8. Third-party integrations

Integrations like Datadog, Vanta and Fivetran can be overly aggressive with their sync frequency and breadth of data absorbed. This leads to high CloudWatch metric, Data Transfer and NAT Gateway charges. For each provider, ensure you have only the bare minimum of enabled features (i.e. disabling DMS in Datadog, if not using it) and a reasonable sync frequency (i.e. every 15 mins instead of every 5 mins).

9. Dovetailing services

The headline pricing for all AWS services can be deceiving. Generally priced per hour, a cost of $0.98/hour looks a lot more affordable than $729.12/month. Equations, partial hours and dimensions(i.e. LCUs on ALBs) can further complicate pricing estimates.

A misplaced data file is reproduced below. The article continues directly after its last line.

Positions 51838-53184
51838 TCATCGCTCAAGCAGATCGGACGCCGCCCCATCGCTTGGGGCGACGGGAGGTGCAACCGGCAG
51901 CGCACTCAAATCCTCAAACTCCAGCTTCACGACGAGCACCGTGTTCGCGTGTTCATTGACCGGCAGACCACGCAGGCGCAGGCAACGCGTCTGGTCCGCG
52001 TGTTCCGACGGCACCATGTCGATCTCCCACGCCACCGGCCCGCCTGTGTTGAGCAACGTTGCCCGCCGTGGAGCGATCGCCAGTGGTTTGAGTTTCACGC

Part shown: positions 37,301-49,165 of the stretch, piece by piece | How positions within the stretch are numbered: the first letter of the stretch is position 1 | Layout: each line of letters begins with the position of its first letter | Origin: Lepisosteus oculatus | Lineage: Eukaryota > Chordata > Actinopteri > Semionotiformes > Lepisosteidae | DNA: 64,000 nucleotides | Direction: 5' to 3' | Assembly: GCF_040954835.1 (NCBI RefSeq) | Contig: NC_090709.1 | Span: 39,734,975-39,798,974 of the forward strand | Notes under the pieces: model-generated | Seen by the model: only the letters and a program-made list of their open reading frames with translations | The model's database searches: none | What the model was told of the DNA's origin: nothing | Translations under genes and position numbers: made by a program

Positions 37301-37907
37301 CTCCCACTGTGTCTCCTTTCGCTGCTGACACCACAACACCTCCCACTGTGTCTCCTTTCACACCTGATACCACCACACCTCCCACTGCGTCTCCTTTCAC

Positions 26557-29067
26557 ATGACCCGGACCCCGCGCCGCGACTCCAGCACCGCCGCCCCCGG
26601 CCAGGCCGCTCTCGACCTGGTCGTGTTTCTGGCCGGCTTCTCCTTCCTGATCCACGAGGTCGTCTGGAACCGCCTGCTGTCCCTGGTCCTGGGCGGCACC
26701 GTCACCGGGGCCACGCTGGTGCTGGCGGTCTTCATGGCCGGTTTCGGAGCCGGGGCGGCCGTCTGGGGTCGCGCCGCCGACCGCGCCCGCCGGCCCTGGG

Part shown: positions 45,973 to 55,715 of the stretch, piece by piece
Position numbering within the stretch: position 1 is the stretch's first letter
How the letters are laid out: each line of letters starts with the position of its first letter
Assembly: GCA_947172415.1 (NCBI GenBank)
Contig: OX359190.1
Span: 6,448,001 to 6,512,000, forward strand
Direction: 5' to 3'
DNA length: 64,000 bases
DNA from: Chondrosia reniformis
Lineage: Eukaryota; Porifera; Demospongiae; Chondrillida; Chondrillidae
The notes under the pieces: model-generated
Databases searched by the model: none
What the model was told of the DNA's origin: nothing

However, the biggest hidden cost is all of the ancillary services that each AWS offering relies on. For example, using an ALB can have ‘dovetailed’ costs with CloudWatch metrics, S3 logging, DataTransfer, WAF ACLs, etc. Removing or consolidating any single AWS resource can therefore have knock-on effects to your bill.

10. Expiring credits

Many startups are fortunate enough to acquire credits with AWS, through their Ramp credit card or from the incubator they participated in. While thousands of dollars in free money is nothing to scoff at, AWS sets a finite expiry on the credits, usually 12 months later. Take a periodic look at both your remaining credit balance and the credit expiry to avoid unpleasant surprises. This can be seen under My Billing Dashboard and then Credits.